The bath is carved from attic space, and Leanne tiled one end to create a wet zone. It’s practical given the awkward architecture, and it scratched one of Leanne’s design itches. “One of my favorite restaurants in New York City was Schiller’s,” she says. “The whole place was done in subway tile. Since I was a teenager, I have thought, ‘Someday I will have a room like this.’ It took me a while, but I finally got it.” To reinforce the vintage vibe, she added a claw-foot tub and black-painted shutters to screen the window.
Leanne opted for a laundry sink, which has the industrial look she favors, in the bath. To cultivate vintage charm, she recommends hunting for vintage lighting. Old chandeliers, sconces, and lamps lend rooms custom character. Just know that a found fixture may have to be updated for safety. Leanne had her collection of factory lights rewired at a lighting store. “Worth it!” she says.
In her second-floor office, which also functions as a guest bedroom, large bulletin boards chronicle Leanne’s design inspirations. A friend made the spacious desk and Leanne attached her childhood pencil sharpener to it. When a wood slat broke on one of her flea-found desk chairs, Leanne just filled in with a piece of leftover attic rafter. “A lot of my design approach is to act like it’s on purpose,” Leanne says. “When I look at homes, I’m always drawn to the imperfect things.”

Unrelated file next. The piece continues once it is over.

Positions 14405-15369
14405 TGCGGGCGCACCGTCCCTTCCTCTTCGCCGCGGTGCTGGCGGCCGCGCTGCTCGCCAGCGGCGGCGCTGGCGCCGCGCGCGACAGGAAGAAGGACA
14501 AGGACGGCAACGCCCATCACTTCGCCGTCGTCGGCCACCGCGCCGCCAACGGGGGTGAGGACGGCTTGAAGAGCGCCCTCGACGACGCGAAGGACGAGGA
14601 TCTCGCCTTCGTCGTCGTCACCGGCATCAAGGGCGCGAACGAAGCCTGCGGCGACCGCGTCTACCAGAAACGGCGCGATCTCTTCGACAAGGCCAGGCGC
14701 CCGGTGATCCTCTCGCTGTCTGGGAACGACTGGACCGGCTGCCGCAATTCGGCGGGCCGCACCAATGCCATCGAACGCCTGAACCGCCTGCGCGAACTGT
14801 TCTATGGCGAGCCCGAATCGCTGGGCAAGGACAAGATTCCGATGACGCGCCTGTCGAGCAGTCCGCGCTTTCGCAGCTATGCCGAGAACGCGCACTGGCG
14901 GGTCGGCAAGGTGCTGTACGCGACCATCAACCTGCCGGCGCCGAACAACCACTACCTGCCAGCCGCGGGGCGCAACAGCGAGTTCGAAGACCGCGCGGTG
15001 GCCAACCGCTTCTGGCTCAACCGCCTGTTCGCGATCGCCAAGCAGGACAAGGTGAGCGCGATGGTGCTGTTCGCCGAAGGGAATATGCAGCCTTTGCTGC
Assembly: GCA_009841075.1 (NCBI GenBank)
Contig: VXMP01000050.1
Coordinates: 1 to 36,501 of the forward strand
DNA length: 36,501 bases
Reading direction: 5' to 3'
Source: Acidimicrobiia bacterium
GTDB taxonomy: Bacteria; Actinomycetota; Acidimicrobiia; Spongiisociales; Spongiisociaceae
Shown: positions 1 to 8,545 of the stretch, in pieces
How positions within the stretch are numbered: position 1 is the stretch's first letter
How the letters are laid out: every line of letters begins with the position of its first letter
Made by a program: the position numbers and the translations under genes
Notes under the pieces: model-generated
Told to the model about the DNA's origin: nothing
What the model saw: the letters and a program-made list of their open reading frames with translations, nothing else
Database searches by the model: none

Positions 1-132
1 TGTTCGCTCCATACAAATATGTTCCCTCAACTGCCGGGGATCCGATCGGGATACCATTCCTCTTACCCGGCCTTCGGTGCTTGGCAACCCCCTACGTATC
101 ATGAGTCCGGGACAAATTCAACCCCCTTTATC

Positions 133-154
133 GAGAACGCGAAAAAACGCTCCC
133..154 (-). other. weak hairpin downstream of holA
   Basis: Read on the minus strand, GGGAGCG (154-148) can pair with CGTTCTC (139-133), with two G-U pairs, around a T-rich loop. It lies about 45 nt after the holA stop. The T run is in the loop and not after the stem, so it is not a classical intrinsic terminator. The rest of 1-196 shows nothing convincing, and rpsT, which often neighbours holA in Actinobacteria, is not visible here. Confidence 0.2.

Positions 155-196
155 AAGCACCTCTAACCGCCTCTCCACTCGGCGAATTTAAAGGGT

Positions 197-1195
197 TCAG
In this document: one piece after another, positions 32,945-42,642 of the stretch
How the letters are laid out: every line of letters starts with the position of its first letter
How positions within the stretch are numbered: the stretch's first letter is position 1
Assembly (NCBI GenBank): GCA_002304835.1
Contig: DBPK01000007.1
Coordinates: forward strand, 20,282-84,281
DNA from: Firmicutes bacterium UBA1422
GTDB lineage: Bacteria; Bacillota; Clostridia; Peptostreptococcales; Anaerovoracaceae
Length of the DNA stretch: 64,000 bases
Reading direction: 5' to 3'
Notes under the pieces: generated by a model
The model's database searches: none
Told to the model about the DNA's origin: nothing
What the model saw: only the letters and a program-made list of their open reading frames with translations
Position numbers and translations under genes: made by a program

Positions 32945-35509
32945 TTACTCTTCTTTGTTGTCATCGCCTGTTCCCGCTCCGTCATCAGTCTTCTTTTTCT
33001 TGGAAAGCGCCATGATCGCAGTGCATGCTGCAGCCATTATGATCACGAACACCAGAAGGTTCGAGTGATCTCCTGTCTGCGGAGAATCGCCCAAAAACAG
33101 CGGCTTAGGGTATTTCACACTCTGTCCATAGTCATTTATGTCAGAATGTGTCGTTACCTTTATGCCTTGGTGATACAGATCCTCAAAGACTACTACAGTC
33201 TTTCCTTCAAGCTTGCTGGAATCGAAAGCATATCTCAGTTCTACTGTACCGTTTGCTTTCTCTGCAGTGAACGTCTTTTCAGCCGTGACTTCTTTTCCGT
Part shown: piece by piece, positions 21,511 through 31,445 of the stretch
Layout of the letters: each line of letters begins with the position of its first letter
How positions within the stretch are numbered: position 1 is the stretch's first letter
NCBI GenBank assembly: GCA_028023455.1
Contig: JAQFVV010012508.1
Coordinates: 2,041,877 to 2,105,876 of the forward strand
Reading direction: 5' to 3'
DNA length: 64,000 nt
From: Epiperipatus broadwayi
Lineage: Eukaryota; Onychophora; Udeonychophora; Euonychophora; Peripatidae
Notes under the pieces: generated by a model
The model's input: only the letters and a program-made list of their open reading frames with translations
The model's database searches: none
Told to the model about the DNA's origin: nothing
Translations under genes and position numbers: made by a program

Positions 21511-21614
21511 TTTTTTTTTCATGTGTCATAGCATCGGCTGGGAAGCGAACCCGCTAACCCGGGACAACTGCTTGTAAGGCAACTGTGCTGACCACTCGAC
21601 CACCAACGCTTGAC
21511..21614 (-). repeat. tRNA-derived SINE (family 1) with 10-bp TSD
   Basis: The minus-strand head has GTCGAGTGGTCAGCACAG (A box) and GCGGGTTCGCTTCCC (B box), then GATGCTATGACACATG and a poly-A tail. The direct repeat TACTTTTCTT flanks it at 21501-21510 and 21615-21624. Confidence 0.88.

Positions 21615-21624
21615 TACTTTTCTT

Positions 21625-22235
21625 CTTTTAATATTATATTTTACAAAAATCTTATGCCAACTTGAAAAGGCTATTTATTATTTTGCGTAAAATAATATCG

Stained wood paneling acts as a headboard for Leanne’s bed, which sits on the floor to allow more headroom under the roofline. "I love all old wood equally—beat up, clean, light, dark, finished, unfinished—you name it,” Leanne says. The heft and texture of old wood gives a space instant character. For Leanne, it was worth refinishing the plank floors and painting the original beaded board. The only drawback to salvaged wood? Pulling nails and stripping hardware. “I only do it if I can’t talk anyone else into it,” she says.
A midcentury bench she inherited from her great-aunt serves as a bedside table, where she displays a contemporary print and a portrait of Willie Nelson she ripped from Rolling Stone magazine.